Safety and OSHA News

Top 5 cities for rats

These little varmints can cause a lot of building damage if left uncontrolled. So which U.S. cities have the most rats? 

Pest-control company Orkin has published its Top 50 Rattiest Cities List for 2017. The metro regions are ranked by the number of rodent treatments Orkin performed from Sept. 15, 2016, to Sept. 15, 2017. The ranking includes commercial and residential properties.

We’ll give you the top 5 and some other highlights – or should that be lowlights?

  1. Chicago
  2. New York
  3. Los Angeles
  4. San Francisco-Oakland, and
  5. Washington, DC.

Chicago has topped Orkin’s list for three consecutive years. New York was second last year, too. Los Angeles, San Francisco and Washington, DC, were all in the top 5 last year, but in a different order.

Philadelphia and Detroit could make the top 5 in 2018 if their trend continues. Philly came in at No. 6, moving up one notch from last year, while Detroit jumped up two spots to No. 7.

Raleigh-Durham and West Palm Beach improved the most from last year. Raleigh-Durham fell 11 spots to No. 33, while West Palm fell 10 positions to No. 46. If West Palm keep this up, it might not make the top 50 list next year.

The top cities going in the wrong direction are New Orleans and Cincinnati. New Orleans gained 15 places to reach No. 23 in 2017. Cincinnati moved up 10 spots to No. 24.

Fall is the start of rodent season, according to Orkin. As the weather gets colder, rats and mice seek warmth and food indoors.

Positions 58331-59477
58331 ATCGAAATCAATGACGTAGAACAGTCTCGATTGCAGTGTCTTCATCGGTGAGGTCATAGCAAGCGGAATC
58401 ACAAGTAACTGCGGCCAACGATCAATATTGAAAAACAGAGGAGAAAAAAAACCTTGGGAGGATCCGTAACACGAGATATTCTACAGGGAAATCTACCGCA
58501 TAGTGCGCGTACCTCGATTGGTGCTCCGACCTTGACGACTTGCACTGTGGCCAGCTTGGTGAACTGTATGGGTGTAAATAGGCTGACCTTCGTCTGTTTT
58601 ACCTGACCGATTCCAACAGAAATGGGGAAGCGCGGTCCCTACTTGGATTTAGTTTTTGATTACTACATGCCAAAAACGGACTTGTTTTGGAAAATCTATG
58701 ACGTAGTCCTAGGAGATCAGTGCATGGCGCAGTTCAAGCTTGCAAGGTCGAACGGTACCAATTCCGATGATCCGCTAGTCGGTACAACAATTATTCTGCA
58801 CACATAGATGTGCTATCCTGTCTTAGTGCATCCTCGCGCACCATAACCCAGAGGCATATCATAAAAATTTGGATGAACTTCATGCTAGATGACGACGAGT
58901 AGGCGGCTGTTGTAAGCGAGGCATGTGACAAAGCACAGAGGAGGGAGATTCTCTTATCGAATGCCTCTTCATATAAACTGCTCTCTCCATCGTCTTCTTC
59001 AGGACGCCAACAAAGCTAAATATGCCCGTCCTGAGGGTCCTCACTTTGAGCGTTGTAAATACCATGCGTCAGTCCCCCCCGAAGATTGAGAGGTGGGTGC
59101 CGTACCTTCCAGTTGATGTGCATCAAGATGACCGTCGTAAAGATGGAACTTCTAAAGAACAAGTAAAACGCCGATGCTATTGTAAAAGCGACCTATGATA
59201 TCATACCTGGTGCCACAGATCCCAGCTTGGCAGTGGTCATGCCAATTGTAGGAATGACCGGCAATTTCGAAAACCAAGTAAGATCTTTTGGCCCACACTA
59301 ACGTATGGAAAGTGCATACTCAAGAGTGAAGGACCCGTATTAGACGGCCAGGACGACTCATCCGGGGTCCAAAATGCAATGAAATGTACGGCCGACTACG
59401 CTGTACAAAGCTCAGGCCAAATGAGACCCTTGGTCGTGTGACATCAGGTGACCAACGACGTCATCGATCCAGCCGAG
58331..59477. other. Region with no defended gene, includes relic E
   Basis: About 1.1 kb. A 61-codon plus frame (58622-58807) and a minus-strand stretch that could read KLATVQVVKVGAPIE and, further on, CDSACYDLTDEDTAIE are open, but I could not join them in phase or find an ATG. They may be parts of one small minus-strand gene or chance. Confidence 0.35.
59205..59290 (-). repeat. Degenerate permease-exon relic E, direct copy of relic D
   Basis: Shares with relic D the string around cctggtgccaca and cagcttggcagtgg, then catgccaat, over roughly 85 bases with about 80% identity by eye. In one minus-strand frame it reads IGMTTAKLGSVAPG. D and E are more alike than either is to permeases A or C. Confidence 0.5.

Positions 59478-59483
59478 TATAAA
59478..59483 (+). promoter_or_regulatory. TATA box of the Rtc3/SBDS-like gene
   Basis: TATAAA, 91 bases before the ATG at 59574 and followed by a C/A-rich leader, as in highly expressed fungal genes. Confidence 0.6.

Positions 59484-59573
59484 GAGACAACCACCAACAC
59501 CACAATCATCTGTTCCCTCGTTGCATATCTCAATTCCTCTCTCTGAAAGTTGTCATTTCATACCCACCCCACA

These small animals can cause a surprising amount of damage to a building. Rodents chew on wood and electrical wires, causing a fire hazard. It’s estimated about 25% of unexplained wildfires start from rodent chewing.

They don’t need space to get inside. Rates can squeeze through a hole the size of a quarter. Mice can fit through an opening the size of a dime.

Rodents bring more hazards than property damage. They can contaminate food and transmit pathogens through urine, feces and bites.

To keep rodents from becoming indoor pests, Orkin advises:

  • Inspect inside and outside for rodent droppings, burrows and rub marks along baseboards and walls.
  • Look for possible entry points and seal them.
  • Install weather strips around entryways.
  • Store food properly by keeping it tightly sealed.
  • Clean up food spills as soon as they happen so that sugary substances don’t attract rodents, and
  • Cut back trees and bushes to at least three feet away from buildings to avoid giving rodents a place to access gutters and roofs.

To see Orkin’s entire Top 50 Rattiest Cities List, click here.

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